On 27 December 2007, Xinwen Lianbo aired a report about the wide and easy availability of explicit content on the internet. The report appealed to juristic institutions and government to hurry to make relevant legislation in order to purify the internet environment. In the report, a young student described a pop-up advertisement she saw as being "very erotic very violent". After the airing of the report, many parodies were posted by internet users ridiculing the comment and CCTV's credibility in part. The incident also questioned the reliability of Xinwen Lianbo, noting the unlikelihood of a web page being both violent and erotic at the same time (even though such pages do exist), and the age of the student interviewed. Personal information of the interviewed girl was later also leaked, identifying the girl in the report by name. Online message boards were populated by large threads about the incident, and a satirical work even stated that CCTV's website was the number one "very erotic very violent" website on the internet, with some users even creating their own toplists of sites which meet these criteria, the "top 8 very erotic very violent sports events" and even identifying things that are yellow as being erotic (since 黄, huáng, the Chinese character for "yellow", also means "erotic").
On 23 January 2011, Xinwen Lianbo showcased the Chengdu J-10 firing a missile at a plane, causing it to explode. The footage lasted half a second and the destroyed plane shown was later identified as that of an F-5E, a US fighter jet. The clip was later revealed to have been taken from the 1986 US movie Top Gun.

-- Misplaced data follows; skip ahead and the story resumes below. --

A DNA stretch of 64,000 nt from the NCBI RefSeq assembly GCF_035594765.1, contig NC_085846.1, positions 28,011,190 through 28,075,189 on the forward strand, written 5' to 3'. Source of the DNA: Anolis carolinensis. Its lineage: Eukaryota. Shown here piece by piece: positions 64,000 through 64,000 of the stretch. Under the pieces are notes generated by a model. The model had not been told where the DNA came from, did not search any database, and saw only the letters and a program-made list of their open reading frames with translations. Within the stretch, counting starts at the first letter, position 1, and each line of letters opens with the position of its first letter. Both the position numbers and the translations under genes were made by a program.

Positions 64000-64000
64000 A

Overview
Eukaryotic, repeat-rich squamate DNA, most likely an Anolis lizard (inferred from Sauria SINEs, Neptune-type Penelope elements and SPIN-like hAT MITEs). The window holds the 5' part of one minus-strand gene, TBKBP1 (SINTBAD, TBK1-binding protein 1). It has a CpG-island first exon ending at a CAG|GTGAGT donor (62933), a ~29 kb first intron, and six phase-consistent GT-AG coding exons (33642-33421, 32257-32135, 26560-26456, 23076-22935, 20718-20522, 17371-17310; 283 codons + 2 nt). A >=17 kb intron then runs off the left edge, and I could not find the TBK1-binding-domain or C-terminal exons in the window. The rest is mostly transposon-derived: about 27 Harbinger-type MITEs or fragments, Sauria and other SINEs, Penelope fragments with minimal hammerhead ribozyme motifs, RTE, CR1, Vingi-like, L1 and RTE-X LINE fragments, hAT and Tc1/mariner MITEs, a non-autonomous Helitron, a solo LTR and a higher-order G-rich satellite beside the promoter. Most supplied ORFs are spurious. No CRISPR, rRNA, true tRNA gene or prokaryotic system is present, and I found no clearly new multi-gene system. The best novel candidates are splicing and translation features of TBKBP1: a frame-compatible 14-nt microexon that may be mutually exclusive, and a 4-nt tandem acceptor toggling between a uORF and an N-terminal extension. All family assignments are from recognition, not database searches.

In 2011, the new CCTV head Hu Zhanfan "was found to have proclaimed in July [or January, both before the CCTV appointment in November] that journalists' foremost responsibility is to 'be a good mouthpiece'" (当好喉舌工具). Internet posts of the comment blossomed after the appointment, one "juxtapos[ing] CCTV's ... Xinwen Lianbo (新闻联播) and photos of Chinese crowds waving red flags with black-and-white images from Nazi-era Germany". Comparisons with the Nazi propaganda chief Joseph Goebbels (gepei'er (戈培尔)) also spread. Official media coverage of the Zhanfan's presentation focused on his call to avoid "fake news and false reports (失实报道)" but also incorporated the "mouthpiece" comment.
CCTV regularly broadcasts the forced confessions of accused or convicted criminals and produces programming to go along with them. These programs are often filmed before the beginning of formal judicial procedures. Domestic dissidents such as lawyers, journalists, and activists as well as foreigners have been the victim of this practice.
In 2013 Peter Humphrey and Charles Xue's forced confessions were aired on CCTV. Since being freed, Humphrey has been highly critical of CCTV and the practice of airing forced confessions. In 2020, the British media regulator Ofcom sided with Humphrey and announced sanctions against CGTN, which aired Humphrey's confession and was branded as CCTV News at the time.
In 2016, Peter Dahlin and Gui Minhai's forced confessions were aired on CCTV. In 2019 Dahlin filed a complaint against China Global Television Network (CGTN) and China Central Television-4 (CCTV-4) with Canadian authorities.
On 21 November 2019, CCTV's international arm CGTN aired a video of a forced confession from Hong Kong activist Simon Cheng. Within a week, Cheng had filed a new complaint to Ofcom over the broadcast.
In 2020, the forced confession of Taiwanese citizen Lee Meng-chu was aired on a CCTV program. A day later, the same program aired the forced confession of an academic from Taiwan accused of espionage and separatist activities.